Sikkim’s fondness for Vajpayee manifests in Shradhanjalis across State


Gangtok, 17 Aug:

Former Prime Minister of India, Atal Bihari Vajpayee, was more than just a Prime Minister, he was a tall statesman who is remembered for his soft eloquence and steely grit in handling matters of the nation and its states. Many Sikkimese remember him fondly for his sensitive approach towards issues of Sikkim. Inclusion of Limboo and Tamang communities in the Scheduled Tribes list happened during his term as PM, as did the historic agreement with China which led to resumption of border trade through Nathula.

Sikkimese today not just closed down shops and businesses in tribute to the former Prime Minister, but also organised "Shradhanjali" programs at towns across the State by lighting candles and paying floral tributes to the departed soul.

The former PM was also magnanimous in giving Sikkim the development packages which the state required.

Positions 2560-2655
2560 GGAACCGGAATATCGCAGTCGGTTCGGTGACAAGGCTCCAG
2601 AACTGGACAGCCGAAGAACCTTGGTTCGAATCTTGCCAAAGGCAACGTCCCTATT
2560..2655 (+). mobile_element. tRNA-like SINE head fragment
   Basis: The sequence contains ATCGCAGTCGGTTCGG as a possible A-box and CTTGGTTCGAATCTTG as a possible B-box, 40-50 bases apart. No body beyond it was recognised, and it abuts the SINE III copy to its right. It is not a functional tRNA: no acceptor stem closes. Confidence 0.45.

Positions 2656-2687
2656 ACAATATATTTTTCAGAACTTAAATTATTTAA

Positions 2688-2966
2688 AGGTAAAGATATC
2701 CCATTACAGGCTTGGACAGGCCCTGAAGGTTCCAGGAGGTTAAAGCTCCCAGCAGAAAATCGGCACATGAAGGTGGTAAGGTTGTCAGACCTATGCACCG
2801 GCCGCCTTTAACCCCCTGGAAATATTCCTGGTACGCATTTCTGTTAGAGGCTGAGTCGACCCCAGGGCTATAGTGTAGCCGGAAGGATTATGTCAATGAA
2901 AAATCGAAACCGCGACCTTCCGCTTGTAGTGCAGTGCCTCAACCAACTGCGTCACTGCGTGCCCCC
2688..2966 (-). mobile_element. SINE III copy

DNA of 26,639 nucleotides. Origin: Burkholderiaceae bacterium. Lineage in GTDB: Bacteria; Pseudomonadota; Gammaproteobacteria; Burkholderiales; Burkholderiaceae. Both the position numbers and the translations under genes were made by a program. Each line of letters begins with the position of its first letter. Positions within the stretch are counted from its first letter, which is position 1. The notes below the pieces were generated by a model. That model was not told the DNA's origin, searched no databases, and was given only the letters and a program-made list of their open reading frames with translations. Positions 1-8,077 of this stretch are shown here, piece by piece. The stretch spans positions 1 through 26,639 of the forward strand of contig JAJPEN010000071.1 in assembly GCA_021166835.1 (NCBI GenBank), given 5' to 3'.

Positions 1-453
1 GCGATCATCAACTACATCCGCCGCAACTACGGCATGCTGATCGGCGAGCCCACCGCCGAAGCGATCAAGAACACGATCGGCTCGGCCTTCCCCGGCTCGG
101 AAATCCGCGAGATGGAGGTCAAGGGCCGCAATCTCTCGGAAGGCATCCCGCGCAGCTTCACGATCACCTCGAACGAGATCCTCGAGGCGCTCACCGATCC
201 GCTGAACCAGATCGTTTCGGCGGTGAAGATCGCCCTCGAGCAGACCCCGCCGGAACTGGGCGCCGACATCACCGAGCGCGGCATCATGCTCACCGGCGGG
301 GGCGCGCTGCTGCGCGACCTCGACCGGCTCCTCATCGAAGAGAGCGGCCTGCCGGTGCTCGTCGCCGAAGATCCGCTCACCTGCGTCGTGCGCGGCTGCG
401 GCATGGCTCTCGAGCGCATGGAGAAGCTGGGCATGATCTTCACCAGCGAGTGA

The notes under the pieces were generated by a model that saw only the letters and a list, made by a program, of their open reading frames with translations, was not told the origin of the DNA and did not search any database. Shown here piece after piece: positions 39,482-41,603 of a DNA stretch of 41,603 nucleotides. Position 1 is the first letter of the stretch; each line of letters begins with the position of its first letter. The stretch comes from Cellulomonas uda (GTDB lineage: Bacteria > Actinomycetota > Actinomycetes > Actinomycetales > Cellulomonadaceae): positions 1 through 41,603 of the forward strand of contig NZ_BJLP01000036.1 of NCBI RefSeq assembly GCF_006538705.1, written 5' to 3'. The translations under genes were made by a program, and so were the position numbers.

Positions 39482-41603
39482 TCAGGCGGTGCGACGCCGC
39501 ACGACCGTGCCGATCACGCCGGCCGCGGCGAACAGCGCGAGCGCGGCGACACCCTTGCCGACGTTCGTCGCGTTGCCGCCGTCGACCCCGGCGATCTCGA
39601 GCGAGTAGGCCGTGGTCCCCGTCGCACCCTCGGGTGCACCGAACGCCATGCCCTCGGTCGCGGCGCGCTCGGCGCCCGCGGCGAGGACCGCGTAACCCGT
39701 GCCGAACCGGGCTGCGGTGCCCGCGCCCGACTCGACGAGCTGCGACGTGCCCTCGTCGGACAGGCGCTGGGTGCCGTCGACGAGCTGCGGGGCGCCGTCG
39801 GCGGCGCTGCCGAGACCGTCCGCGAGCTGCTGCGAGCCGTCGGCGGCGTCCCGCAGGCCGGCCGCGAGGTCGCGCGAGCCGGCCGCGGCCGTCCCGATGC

With friends across parties and an ardent devotee of parliamentary form of government, a quality even those is opposition respected, was his constant encouragement for debates and discussions in both Houses of Parliament.

"We wish to have more leaders like him at the top so that no one upstages the virtues of democracy through violence or intimidation," said one of the locals who had arrived at the Shradhanjali programme organised at MG Marg here this evening.

For many in Sikkim, he was also one of the first Members of Parliament they ever saw.

An employee of an MNC and resident of Gangtok, Tenzing Norgay, remembers being taken from school to the national highway to wave at him.

A Sikkim University student, Parijaat Sharma, remembers being told by her father that Atal Bihari Vajpayee was the best leader India ever saw after Pandit Nehru.

A squeaky clean image, majestic Hindi speaking skills coupled with secular credentials in spite of belonging to a party on the right, and a true democrat at heart, Atal Bihari Vajpayee’s presence will be missed not just by those who voted for his party but by all Indians.